While electronic devices that couple charge and spin, known as “spintronics,” are already used for information storage, they have not yet been fully developed for classical or quantum computation. Spin is an intrinsic property of the electron that can be thought of as its rotation. Electrons are said to have spin up or down directions, which could represent the 0s and 1s in computing.
     “These nano-pipelines could revolutionize information technology like the silicon transistor did,” said Goldman. 
“Much in the way that you control the charge in a silicon transistor in two dimensions, here we’re going to control the charge and the spin, but we’re going to do it all in one dimension.”

$2.3M EFRI Award: Distributed Manufacturing of Personalized Medicines (NSF)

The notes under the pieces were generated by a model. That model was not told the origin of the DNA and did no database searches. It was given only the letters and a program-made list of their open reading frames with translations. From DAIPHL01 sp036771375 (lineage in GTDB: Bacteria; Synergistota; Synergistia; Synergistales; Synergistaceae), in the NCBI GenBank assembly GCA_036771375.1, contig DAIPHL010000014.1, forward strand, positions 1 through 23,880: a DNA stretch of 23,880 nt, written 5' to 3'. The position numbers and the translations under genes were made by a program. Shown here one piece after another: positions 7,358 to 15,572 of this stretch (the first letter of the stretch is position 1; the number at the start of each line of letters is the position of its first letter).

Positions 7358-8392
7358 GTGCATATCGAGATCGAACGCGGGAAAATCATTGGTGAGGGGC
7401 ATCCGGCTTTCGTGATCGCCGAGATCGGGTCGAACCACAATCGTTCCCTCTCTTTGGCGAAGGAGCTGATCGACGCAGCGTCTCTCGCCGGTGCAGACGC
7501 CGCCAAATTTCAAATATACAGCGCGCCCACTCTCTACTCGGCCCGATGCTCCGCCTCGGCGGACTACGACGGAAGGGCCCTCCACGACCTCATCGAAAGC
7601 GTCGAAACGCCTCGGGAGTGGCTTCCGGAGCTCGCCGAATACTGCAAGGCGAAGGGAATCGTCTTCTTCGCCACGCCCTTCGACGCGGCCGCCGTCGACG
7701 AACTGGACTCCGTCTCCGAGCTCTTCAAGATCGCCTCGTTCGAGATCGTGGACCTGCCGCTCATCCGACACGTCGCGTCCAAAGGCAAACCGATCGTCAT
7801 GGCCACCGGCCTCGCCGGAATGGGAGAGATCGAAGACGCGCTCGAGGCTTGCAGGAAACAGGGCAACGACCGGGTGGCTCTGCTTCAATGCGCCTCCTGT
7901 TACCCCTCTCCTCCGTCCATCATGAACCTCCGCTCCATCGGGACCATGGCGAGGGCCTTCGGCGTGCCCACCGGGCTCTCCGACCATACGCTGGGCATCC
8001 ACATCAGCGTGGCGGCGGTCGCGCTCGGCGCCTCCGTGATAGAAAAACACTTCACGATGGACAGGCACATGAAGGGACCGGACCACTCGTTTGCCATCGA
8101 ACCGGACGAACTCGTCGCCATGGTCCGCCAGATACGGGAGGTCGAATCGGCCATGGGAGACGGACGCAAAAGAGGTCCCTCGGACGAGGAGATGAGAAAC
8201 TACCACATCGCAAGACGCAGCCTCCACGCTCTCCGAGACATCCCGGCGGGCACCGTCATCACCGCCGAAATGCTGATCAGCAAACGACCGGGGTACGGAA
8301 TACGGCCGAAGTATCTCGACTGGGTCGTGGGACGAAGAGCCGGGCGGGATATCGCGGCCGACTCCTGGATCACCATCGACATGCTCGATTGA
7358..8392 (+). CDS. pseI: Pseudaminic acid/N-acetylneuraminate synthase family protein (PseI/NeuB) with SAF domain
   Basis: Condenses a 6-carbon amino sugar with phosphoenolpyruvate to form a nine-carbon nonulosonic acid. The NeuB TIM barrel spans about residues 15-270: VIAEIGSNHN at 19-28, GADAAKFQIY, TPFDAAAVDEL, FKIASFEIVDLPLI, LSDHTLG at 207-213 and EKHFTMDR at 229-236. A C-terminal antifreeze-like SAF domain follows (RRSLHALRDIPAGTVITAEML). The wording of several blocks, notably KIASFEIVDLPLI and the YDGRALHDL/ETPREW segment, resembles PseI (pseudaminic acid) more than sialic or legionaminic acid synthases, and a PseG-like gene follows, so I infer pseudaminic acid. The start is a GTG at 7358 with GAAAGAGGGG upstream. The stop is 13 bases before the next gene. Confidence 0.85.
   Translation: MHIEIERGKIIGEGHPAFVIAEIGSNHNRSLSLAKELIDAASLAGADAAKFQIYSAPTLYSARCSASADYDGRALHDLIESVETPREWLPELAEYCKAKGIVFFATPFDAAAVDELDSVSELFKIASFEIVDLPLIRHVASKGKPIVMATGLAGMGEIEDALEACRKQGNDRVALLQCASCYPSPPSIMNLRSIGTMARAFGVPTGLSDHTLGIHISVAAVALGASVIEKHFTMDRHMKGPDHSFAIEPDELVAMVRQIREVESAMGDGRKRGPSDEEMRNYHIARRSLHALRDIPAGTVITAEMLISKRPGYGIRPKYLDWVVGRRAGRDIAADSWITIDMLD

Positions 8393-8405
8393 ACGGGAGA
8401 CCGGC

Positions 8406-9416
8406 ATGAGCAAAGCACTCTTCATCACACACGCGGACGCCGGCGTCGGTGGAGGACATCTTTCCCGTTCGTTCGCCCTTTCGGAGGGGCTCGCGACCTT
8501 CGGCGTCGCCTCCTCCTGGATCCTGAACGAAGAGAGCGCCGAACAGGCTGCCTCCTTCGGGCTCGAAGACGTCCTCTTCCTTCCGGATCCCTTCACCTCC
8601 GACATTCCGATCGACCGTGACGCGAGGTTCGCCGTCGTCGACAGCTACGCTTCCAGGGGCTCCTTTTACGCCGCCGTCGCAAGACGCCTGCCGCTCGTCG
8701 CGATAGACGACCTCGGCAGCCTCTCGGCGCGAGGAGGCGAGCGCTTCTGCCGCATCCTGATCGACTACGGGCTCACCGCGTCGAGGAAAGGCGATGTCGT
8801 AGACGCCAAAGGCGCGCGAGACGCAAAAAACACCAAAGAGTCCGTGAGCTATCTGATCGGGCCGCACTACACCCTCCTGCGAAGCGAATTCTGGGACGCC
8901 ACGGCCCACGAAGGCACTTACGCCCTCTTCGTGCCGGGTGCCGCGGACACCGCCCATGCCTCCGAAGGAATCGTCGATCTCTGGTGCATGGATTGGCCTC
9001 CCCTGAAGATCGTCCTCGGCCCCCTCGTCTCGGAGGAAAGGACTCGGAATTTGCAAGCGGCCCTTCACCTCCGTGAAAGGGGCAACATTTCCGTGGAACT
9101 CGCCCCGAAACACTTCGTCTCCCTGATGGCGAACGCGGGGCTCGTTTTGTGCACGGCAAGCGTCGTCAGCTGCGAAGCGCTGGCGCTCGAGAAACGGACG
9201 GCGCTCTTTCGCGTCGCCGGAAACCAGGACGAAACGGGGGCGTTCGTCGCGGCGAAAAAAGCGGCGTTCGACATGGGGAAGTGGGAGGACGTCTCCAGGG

On a dollar per gram basis, active pharmaceutical ingredients (APIs) are perhaps the most valuable chemicals in the world, and yet much of the mass of APIs in drugs taken is not absorbed in the body, entering the water supply and harming human health and the environment. At the same time, despite rapid advances in the science of personalized medicine and digital, additive manufacturing, the trillion-dollar-a-year pharmaceutical industry retains its century-old manufacturing processes, and uses supply chain and distribution models that are inconvenient and prone to contamination. To address this problem area, researchers and drug manufacturers have begun developing 3D printing approaches to drug formulation, dose customization, and release profile engineering. However, fundamental challenges remain with material compatibilities, ingredient dispersion, process control, and scalability.With their recent Emerging Frontiers in Research and Innovation grant from NSF, Professors Max Shtein, Anish Tuteja and Geeta Mehta.aim to address these challenges by converging several new breakthroughs in additive manufacturing, molecular and crystallization modeling, surface science and engineering, and patient-specific in vitro disease models.